Return to N.Y.
(Hidden Agenda; 2005)
By David Greenwald | 8 June 2005
Nbody ever talks about noir records. AK-MOMO’s debut, Return To N.Y., is a black-and-white 1940s film of an album if there ever was one, complete with the obligatory stunning dame. Singer AK von Malmborg is the coy, winsome half of AK-MOMO, playful in one moment and breathless the next. Accompanying her are the grainy 8-millimeter soundscapes of her partner in crime, Mattias Olsson. His instruments include the optigan, the mellotron, and the ochestran (Megatron must’ve had the week off), which, in English, translates roughly to a drum machine and fuzzy keyboards playing through an old-time radio.
The group’s Swedish status is blissfully ignored on Return To N.Y., especially on the irresistible title track. Imagine a sexier, subtler Joanna Newsom singing about engaging in a torrid romance upon her return to the Big Apple; that is, she winks, “if you remember.” The album works best when AK-MOMO sticks with this flair for the melodramatic. The band goes cross-country to “Hollywood” in pursuit of another flirtatious relationship; “to find true love for you will be very hard to do,” Malmborg croons as a reminder before the song fades out.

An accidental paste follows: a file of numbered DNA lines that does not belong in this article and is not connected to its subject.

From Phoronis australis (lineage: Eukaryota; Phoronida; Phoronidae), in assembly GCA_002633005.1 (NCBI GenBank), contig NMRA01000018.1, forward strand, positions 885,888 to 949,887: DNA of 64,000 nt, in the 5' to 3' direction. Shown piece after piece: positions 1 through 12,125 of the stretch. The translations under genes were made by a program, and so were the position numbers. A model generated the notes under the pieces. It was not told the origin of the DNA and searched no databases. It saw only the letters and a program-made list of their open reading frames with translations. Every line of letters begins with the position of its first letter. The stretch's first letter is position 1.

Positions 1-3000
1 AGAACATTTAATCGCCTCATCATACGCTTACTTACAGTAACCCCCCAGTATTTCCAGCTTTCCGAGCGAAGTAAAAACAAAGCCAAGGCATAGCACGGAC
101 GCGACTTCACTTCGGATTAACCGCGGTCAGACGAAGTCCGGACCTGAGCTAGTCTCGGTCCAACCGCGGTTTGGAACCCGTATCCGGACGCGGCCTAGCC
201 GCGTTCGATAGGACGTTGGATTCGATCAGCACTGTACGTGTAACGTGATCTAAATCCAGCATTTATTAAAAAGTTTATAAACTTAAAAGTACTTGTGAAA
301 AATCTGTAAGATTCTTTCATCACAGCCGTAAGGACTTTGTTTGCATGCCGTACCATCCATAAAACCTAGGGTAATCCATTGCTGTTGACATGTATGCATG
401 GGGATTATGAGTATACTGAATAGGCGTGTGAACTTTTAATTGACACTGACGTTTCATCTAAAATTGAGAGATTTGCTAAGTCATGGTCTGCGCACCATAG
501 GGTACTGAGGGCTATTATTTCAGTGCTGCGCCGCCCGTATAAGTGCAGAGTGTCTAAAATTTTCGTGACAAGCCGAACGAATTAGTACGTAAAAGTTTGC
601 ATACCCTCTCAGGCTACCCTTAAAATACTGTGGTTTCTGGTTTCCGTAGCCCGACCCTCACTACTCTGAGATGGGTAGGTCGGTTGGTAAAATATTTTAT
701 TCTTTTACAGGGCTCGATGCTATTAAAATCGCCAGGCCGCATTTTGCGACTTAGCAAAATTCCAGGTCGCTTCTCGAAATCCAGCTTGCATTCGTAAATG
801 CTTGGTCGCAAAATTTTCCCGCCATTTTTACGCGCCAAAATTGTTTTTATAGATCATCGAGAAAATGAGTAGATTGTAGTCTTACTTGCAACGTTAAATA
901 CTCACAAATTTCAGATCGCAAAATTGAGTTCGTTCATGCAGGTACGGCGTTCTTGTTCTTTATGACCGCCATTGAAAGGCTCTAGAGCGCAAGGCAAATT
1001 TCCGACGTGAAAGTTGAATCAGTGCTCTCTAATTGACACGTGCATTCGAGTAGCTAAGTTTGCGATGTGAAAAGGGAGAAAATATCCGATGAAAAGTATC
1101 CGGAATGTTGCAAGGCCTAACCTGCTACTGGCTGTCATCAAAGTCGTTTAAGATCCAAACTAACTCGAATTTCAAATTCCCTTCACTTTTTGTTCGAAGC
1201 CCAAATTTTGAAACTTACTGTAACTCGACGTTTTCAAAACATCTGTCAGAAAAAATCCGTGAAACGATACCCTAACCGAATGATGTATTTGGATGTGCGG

Like the most intriguing screen sirens, Malmborg is unapologetically independent. The soaring “Women To Control” is a velvet-tipped stab at the opposite sex, while “World Traveler” uses a submerged male “ba da da da da” vocal loop to usher Malmborg onto a particularly adventurous voyage. Thankfully, Return To N.Y.’s heroine is also believably three-dimensional. “Only The Stars” shows off AK-MOMO’s tender side with a chorus melody oddly reminiscent of Gordon Lightfoot’s “Song For A Winter’s Night,” and opener “Greasy Spoon” finds its narrator offering comfort as well.
The hallmark of a classic film is the dynamite finish, but here the script seems to be missing a page. AK-MOMO, who wrote and recorded the album over a few days, follows in the tradition of Casablanca a little too literally: the movie’s production famously had scripts rushed to the actors just before filming, with dialogue and events up in the air. Casablanca managed to tie everything up for the last reel, but AK-MOMO doesn’t fare quite as well. Closer “Boys And Girls,” despite the potential of a line about “boys and girls with brave haircuts,” retreats into layers of crackling vinyl, and its turgid pace is an unwelcome slowdown from the carefree rhythms of the rest of the album. Noir or not, even the most unexpected ending needs a foundation to build on, and “Boys And Girls” dangles hopelessly out of place.
In this day and age, the smoky revelry of Return To N.Y. might be called a lounge album; that would be quite the misnomer for the soundtrack to an era we only know from the movies. Play it again, AK.